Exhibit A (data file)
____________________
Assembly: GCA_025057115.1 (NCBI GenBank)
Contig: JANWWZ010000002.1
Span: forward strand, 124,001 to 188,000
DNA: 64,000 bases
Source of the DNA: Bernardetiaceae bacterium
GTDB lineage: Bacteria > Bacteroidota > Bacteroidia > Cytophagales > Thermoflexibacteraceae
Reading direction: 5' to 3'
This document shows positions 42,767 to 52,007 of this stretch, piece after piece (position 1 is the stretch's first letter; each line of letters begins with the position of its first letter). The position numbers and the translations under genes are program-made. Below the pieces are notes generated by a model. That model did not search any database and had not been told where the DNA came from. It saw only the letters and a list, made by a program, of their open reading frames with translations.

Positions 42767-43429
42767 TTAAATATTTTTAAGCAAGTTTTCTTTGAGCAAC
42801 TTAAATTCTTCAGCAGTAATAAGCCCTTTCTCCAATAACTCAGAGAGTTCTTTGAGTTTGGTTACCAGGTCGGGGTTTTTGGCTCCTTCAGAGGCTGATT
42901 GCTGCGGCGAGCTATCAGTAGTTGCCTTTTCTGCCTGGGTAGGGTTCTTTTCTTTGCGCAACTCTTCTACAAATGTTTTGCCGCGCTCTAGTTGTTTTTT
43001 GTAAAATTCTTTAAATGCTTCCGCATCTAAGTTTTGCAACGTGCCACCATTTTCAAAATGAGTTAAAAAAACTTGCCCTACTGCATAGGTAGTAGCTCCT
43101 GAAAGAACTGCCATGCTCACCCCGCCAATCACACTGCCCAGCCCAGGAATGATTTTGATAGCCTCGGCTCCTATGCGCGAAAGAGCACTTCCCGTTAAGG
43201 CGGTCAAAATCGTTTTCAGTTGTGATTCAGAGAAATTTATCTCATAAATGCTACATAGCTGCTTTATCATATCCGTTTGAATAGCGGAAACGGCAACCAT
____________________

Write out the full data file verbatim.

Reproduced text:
Assembly: GCA_025057115.1 (NCBI GenBank)
Contig: JANWWZ010000002.1
Span: forward strand, 124,001 to 188,000
DNA: 64,000 bases
Source of the DNA: Bernardetiaceae bacterium
GTDB lineage: Bacteria > Bacteroidota > Bacteroidia > Cytophagales > Thermoflexibacteraceae
Reading direction: 5' to 3'
This document shows positions 42,767 to 52,007 of this stretch, piece after piece (position 1 is the stretch's first letter; each line of letters begins with the position of its first letter). The position numbers and the translations under genes are program-made. Below the pieces are notes generated by a model. That model did not search any database and had not been told where the DNA came from. It saw only the letters and a list, made by a program, of their open reading frames with translations.

Positions 42767-43429
42767 TTAAATATTTTTAAGCAAGTTTTCTTTGAGCAAC
42801 TTAAATTCTTCAGCAGTAATAAGCCCTTTCTCCAATAACTCAGAGAGTTCTTTGAGTTTGGTTACCAGGTCGGGGTTTTTGGCTCCTTCAGAGGCTGATT
42901 GCTGCGGCGAGCTATCAGTAGTTGCCTTTTCTGCCTGGGTAGGGTTCTTTTCTTTGCGCAACTCTTCTACAAATGTTTTGCCGCGCTCTAGTTGTTTTTT
43001 GTAAAATTCTTTAAATGCTTCCGCATCTAAGTTTTGCAACGTGCCACCATTTTCAAAATGAGTTAAAAAAACTTGCCCTACTGCATAGGTAGTAGCTCCT
43101 GAAAGAACTGCCATGCTCACCCCGCCAATCACACTGCCCAGCCCAGGAATGATTTTGATAGCCTCGGCTCCTATGCGCGAAAGAGCACTTCCCGTTAAGG
43201 CGGTCAAAATCGTTTTCAGTTGTGATTCAGAGAAATTTATCTCATAAATGCTACATAGCTGCTTTATCATATCCGTTTGAATAGCGGAAACGGCAACCAT